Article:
UK pubcaster BBC4 has ordered an interactive history format titled The People’s History of Pop from London-based indie 7 Wonder.
The program will be accompanied by an online archive of music memorabilia that is to be crowd-sourced from the public. Material from the online initiative will then be packaged as a 4 x 60-minute series for BBC4, set to air on Friday nights in April, July, September and November of 2016.
7 Wonder is working with not-for-profit online memory-gathering organization Historypin to crowd-source photos, audio and video content of the public’s music memorabilia, which includes ticket stubs, diary entries, teen band recordings, mix tapes, wrist bands and rare footage. According to the BBC, contributors who have submitted “the most surprising, moving and rare material” may also be filmed to appear in the program.
In addition, each film is to be hosted by a different presenter who covers a decade of music and highlights the best of the virtual archive. People’s History of Pop will start with 1956 – the year of skiffle and rock ‘n’ roll – and end with 1996 and its “raft of optimistic pop.” Featured events include The Beatles’ final gig in 1966, Northern Soul in Wigan, The Sex Pistols’ first concert at Central St Martins in 1975, and later the Spice Girls phenomenon.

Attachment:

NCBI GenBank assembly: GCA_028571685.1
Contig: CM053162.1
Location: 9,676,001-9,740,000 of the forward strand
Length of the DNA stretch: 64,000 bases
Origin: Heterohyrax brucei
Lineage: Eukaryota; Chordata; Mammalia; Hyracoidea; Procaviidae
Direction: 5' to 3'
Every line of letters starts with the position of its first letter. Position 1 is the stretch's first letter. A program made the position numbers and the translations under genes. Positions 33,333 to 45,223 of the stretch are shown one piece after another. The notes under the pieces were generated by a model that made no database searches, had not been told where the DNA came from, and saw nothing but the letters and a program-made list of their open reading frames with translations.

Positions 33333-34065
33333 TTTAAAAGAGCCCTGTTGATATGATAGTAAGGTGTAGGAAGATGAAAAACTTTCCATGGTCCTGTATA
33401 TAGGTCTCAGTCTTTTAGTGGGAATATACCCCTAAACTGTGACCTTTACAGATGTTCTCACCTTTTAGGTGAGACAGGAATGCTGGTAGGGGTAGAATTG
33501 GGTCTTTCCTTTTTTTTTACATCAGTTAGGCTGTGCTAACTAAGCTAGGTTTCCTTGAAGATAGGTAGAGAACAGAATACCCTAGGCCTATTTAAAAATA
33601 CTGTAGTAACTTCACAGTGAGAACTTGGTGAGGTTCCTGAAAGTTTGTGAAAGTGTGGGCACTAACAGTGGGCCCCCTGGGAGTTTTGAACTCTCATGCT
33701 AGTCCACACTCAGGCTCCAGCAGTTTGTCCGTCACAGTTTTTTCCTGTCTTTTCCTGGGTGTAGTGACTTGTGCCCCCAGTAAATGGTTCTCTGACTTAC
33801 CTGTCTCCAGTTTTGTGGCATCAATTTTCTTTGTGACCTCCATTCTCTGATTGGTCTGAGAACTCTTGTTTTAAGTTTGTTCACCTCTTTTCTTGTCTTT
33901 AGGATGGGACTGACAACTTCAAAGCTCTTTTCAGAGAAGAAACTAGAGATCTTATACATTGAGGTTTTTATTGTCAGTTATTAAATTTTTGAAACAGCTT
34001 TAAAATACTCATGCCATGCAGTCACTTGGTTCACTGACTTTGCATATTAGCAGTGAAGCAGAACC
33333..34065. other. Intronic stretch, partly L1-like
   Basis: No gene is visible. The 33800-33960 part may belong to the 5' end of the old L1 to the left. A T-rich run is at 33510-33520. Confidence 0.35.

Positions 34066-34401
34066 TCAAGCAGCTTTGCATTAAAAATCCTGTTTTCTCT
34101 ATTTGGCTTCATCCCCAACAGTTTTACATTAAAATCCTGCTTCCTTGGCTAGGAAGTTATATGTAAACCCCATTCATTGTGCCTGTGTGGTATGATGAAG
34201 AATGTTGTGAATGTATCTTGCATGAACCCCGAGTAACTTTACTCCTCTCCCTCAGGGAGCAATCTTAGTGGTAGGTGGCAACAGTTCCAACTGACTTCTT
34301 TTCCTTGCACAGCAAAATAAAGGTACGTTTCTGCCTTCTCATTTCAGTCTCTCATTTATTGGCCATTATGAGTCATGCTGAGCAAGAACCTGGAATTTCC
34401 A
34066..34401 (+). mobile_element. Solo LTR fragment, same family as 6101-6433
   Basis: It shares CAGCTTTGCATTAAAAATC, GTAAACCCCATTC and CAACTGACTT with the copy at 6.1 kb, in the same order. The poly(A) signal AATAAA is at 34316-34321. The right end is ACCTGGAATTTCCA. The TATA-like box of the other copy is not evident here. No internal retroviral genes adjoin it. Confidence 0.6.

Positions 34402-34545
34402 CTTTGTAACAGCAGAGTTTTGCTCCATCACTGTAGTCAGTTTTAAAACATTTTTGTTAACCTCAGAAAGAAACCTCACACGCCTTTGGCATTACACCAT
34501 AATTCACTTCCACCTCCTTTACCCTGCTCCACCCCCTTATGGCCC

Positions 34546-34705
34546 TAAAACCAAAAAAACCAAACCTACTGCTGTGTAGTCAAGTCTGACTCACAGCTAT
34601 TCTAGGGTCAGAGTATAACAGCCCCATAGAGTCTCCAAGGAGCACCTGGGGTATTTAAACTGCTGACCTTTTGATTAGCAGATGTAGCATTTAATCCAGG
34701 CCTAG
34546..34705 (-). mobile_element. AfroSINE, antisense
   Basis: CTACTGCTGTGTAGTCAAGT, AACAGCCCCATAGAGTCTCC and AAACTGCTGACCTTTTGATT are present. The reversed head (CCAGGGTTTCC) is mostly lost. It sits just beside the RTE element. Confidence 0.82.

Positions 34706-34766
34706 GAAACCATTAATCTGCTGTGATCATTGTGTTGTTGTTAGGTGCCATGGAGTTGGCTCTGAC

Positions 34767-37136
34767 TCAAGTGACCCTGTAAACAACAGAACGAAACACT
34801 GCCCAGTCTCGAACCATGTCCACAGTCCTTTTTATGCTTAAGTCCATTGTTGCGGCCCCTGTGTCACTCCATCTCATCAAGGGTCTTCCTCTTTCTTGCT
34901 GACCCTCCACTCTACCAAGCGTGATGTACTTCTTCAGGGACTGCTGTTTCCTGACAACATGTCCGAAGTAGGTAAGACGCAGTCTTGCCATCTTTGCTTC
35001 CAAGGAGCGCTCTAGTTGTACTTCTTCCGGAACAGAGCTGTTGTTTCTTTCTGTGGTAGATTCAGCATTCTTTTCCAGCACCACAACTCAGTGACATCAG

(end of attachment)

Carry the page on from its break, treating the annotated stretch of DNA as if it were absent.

The People’s History of Pop was ordered by Cassian Harrison, channel editor for BBC Four, and commissioned by Jan Younghusband, head of commissioning for music TV. Steve Condie is exec producing for 7 Wonder and Zoë Jewell and James Giles are serving as producer-directors.
“With our call out for musical memories and memorabilia and our innovative website we are making a new kind of social history program and offering everyone a chance to share their part in the musical brilliance which is one of Britain’s greatest achievements,” said Condie, 7 Wonder executive producer, in a statement.